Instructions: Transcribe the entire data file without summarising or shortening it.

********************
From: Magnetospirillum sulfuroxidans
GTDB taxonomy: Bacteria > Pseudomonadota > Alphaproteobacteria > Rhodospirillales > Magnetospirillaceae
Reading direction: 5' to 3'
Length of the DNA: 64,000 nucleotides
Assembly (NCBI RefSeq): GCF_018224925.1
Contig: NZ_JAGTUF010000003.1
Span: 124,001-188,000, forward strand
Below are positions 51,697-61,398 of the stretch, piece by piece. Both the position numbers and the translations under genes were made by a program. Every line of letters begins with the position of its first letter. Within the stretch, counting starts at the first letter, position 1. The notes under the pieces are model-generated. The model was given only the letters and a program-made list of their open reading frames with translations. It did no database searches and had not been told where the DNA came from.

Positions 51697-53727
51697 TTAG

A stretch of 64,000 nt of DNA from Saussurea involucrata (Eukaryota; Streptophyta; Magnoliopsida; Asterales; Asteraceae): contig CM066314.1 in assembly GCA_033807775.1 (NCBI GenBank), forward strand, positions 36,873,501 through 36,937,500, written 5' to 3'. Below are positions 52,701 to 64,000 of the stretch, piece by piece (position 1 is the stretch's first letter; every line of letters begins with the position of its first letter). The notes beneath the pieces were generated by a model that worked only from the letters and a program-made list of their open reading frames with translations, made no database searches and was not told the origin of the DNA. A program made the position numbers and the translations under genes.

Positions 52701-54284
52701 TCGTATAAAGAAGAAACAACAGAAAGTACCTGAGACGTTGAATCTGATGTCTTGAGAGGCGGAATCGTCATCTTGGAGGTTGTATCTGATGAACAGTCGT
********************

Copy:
From: Magnetospirillum sulfuroxidans
GTDB taxonomy: Bacteria > Pseudomonadota > Alphaproteobacteria > Rhodospirillales > Magnetospirillaceae
Reading direction: 5' to 3'
Length of the DNA: 64,000 nucleotides
Assembly (NCBI RefSeq): GCF_018224925.1
Contig: NZ_JAGTUF010000003.1
Span: 124,001-188,000, forward strand
Below are positions 51,697-61,398 of the stretch, piece by piece. Both the position numbers and the translations under genes were made by a program. Every line of letters begins with the position of its first letter. Within the stretch, counting starts at the first letter, position 1. The notes under the pieces are model-generated. The model was given only the letters and a program-made list of their open reading frames with translations. It did no database searches and had not been told where the DNA came from.

Positions 51697-53727
51697 TTAG

A stretch of 64,000 nt of DNA from Saussurea involucrata (Eukaryota; Streptophyta; Magnoliopsida; Asterales; Asteraceae): contig CM066314.1 in assembly GCA_033807775.1 (NCBI GenBank), forward strand, positions 36,873,501 through 36,937,500, written 5' to 3'. Below are positions 52,701 to 64,000 of the stretch, piece by piece (position 1 is the stretch's first letter; every line of letters begins with the position of its first letter). The notes beneath the pieces were generated by a model that worked only from the letters and a program-made list of their open reading frames with translations, made no database searches and was not told the origin of the DNA. A program made the position numbers and the translations under genes.

Positions 52701-54284
52701 TCGTATAAAGAAGAAACAACAGAAAGTACCTGAGACGTTGAATCTGATGTCTTGAGAGGCGGAATCGTCATCTTGGAGGTTGTATCTGATGAACAGTCGT